The time for spring nitrogen applications is right around the corner. As you consider the fertilizer you’ll use on your acres, it’s a good idea to review the pros and cons of the various nitrogen types to make sure you’re using the best one for your farming operation.
This is especially important as fertilizer prices have gone up exponentially over the last year. You’ll want to make sure you’re getting a good return on investment now and in the future. Mike Moechnig is a field scientist for Corteva Agriscience. He runs down the four major nitrogen fertilizer types to help you decide what will give you the best ROI.
- Because UAN is liquid, it can be applied with a sprayer. So, it can be tank-mixed with some soil-active herbicides, and no additional or special equipment is required.
- It does not volatilize as much as urea when on the soil surface.
- UAN can be easier for soil-injected side-dress applications than urea.
- This fertilizer type also can be applied with irrigation.
- UAN is less concentrated than urea and can nitrify more quickly due to greater nitrate content.
- Side-dress applications of UAN often need to be soil-directed or applied in streams to minimize canopy necrosis.
- This fertilizer type can be more difficult to store in cooler, northern climates due to “salting out” when solids precipitate out of the solution.
- Urea has a greater nitrogen concentration than UAN, so less product is required per acre and it is slower to nitrify than UAN.
- You can broadcast it over a crop canopy; the urea granules will fall to the soil surface, which minimizes the risk of leaf burn.
- Storage for urea is simpler, as it does not require special tanks.
- This nitrogen fertilizer type is easy to blend with other dry fertilizers.
- Urea does require fertilizer spreader for applications.
- It can be more difficult to inject in the soil than liquid products.
- Anhydrous ammonia is typically a cheaper source of nitrogen than other products.
- It has a high concentration of nitrogen, so you need a lower quantity of it per acre.
- This fertilizer type does not nitrify as quickly as other types, so N loss is slower.
- Anhydrous ammonia is difficult to handle, requiring special equipment. It’s also subject to more restrictions than other types.
- There are limited application options, as it must be soil-injected. Soil injection reduces application speed and requires soil conditions that enables furrow closure, meaning it must not be too wet or too dry.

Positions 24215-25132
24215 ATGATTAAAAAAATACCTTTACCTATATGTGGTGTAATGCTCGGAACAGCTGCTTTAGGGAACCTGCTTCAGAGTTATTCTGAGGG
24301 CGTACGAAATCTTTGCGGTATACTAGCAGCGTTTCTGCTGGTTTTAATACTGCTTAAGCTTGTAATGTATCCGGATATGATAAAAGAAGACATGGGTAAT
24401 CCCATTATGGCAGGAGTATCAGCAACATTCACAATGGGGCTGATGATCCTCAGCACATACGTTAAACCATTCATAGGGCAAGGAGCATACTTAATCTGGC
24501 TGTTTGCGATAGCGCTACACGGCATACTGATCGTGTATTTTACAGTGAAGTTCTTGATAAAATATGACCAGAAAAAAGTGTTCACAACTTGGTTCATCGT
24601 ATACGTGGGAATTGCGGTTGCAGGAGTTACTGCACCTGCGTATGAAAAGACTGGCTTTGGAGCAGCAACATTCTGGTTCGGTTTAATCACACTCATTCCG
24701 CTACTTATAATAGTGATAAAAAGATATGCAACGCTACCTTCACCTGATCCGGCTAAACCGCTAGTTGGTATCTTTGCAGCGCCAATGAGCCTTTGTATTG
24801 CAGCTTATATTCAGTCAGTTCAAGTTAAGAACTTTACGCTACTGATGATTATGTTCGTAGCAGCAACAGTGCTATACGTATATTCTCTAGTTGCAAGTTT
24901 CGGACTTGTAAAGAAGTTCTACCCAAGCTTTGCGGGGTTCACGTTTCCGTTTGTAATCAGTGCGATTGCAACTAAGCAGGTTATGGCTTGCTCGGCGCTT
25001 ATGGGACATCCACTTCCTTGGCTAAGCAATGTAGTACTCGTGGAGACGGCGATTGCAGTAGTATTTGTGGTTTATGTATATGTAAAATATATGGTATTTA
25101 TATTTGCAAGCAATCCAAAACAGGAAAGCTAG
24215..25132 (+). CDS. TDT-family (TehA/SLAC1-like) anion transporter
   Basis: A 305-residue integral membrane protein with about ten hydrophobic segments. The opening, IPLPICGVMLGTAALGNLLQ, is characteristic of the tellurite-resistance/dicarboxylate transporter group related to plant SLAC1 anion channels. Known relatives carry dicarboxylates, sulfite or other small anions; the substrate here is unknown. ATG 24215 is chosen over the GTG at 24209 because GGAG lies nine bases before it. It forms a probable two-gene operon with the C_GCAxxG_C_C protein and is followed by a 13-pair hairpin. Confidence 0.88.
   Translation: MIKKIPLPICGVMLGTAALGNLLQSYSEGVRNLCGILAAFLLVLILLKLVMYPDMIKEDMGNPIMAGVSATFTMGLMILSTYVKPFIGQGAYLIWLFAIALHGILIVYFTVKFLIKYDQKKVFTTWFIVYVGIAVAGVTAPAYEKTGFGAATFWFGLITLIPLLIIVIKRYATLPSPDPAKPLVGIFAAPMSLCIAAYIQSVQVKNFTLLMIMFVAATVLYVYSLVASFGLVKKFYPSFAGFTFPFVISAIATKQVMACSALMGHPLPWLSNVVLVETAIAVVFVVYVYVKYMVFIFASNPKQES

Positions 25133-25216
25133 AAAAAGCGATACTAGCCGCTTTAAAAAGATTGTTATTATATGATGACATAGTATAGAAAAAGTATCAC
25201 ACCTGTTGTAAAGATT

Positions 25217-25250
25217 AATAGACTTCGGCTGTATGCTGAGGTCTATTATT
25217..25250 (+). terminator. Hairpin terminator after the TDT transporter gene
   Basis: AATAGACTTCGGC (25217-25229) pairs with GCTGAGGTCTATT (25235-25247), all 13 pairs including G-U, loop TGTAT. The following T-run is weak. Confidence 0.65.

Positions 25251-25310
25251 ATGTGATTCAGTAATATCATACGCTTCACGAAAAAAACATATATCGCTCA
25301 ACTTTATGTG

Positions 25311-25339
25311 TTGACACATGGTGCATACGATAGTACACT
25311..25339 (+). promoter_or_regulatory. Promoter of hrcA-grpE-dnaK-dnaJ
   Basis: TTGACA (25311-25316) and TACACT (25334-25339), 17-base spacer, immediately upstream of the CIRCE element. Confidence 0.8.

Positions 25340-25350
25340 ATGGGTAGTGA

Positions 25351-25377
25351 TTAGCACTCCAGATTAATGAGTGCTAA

- Anhydrous ammonia can be more difficult to apply after crop emergence than other nitrogen fertilizers.
- Manure is free if the source is your own livestock, and it can be relatively low cost otherwise.
- It has several additional benefits than just fertility. Manure contains other nutrients, like carbon, and can promote beneficial microbial populations that can improve soil structure and nutrient availability.
- This fertilizer type may be slower release and provide a steadier supply of nitrogen than conventional fertilizers.
- Manure is lower in nitrogen concentration than other products, so a high rate is required.
- The application process for manure is much slower and more costly than for other fertilizers.
- The nutrients in this fertilizer type may not be balanced, and the nutrient concentration may vary.
- It can be difficult to store, which can require applications at non-optimal times.
Regardless of which nitrogen fertilizer type you use on your farm, it’s essential to protect it from loss with a nitrogen stabilizer. Corteva Agriscience has a solution for each type: N-Serve® nitrogen stabilizer is used with anhydrous ammonia, and Instinct NXTGEN® nitrogen stabilizer is used with urea, UAN and manure. Both products extend nitrogen availability in the corn root zone for optimized yield potential.
As you plan your spring applications, make sure to talk with your local ag retailer and other trusted adviser to help make sure you’re choosing the right inputs for your acres.
Instinct NXTGEN® is not registered for sale or use in all states. Contact your state pesticide regulatory agency to determine if a product is registered for sale or use in your state. Do not fall-apply anhydrous ammonia south of Highway 16 in the state of Illinois. Always read and follow label directions.